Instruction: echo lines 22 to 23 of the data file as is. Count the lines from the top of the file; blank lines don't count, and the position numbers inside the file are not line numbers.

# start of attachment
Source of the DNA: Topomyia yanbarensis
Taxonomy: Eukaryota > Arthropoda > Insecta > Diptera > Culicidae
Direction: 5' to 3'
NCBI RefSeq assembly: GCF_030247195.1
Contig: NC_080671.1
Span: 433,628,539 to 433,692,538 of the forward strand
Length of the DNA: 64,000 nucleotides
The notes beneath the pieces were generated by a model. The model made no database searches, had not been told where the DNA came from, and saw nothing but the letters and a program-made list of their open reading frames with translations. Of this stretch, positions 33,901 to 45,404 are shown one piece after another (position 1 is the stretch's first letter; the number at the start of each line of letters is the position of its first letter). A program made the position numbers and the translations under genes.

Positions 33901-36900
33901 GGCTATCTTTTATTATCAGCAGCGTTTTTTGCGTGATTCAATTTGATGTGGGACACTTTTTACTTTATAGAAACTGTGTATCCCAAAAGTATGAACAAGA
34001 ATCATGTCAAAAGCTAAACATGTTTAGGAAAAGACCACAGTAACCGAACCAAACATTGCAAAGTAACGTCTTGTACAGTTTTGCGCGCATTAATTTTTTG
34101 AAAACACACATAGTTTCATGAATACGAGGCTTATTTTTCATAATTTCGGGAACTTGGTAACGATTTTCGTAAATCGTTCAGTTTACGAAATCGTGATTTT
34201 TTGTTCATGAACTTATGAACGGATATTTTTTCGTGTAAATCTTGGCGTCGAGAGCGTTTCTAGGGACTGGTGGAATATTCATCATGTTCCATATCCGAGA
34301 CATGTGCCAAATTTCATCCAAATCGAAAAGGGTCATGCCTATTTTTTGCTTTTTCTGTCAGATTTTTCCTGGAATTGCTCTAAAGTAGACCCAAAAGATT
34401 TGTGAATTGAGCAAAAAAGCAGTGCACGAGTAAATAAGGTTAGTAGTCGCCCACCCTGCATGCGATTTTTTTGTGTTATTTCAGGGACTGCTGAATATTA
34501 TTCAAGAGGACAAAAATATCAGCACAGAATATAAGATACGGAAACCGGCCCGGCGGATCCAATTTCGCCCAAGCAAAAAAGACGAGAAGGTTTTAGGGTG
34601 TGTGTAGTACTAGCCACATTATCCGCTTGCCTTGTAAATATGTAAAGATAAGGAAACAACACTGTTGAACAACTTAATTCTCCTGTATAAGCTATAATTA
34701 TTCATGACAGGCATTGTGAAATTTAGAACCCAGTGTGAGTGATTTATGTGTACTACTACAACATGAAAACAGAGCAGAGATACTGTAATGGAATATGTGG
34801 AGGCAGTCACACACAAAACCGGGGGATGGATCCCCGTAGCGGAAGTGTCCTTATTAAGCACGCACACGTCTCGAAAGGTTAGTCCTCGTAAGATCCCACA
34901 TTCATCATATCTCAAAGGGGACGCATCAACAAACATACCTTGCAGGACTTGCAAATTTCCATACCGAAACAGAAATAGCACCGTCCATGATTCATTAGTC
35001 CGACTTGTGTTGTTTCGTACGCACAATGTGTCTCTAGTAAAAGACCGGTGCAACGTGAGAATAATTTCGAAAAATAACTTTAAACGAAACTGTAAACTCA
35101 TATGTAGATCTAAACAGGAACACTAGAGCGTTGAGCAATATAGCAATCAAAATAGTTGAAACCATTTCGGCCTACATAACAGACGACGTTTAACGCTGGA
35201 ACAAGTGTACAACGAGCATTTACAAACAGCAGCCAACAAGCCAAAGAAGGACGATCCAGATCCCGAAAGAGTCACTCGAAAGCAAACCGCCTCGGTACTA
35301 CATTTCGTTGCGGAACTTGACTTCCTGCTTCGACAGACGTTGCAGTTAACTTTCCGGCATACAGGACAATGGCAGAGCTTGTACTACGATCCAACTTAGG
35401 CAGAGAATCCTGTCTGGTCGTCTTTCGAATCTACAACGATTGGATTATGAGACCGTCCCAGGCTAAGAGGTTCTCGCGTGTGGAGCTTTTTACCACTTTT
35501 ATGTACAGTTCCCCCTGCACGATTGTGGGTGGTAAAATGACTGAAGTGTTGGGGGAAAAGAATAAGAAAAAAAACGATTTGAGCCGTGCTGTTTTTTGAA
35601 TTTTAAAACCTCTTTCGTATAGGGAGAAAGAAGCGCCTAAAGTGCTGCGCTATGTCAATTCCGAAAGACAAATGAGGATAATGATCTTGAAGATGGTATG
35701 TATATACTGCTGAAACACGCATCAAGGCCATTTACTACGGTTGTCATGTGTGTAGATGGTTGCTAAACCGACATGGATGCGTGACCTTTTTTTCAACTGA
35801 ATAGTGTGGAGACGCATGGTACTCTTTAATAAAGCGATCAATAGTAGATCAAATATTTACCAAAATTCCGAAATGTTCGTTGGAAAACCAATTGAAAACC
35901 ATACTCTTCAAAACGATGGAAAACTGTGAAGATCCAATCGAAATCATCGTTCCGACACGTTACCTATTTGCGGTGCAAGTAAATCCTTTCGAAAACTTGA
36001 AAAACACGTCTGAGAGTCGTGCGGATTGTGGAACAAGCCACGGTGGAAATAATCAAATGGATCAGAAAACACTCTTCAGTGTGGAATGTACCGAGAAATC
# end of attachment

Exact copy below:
35101 TATGTAGATCTAAACAGGAACACTAGAGCGTTGAGCAATATAGCAATCAAAATAGTTGAAACCATTTCGGCCTACATAACAGACGACGTTTAACGCTGGA
35201 ACAAGTGTACAACGAGCATTTACAAACAGCAGCCAACAAGCCAAAGAAGGACGATCCAGATCCCGAAAGAGTCACTCGAAAGCAAACCGCCTCGGTACTA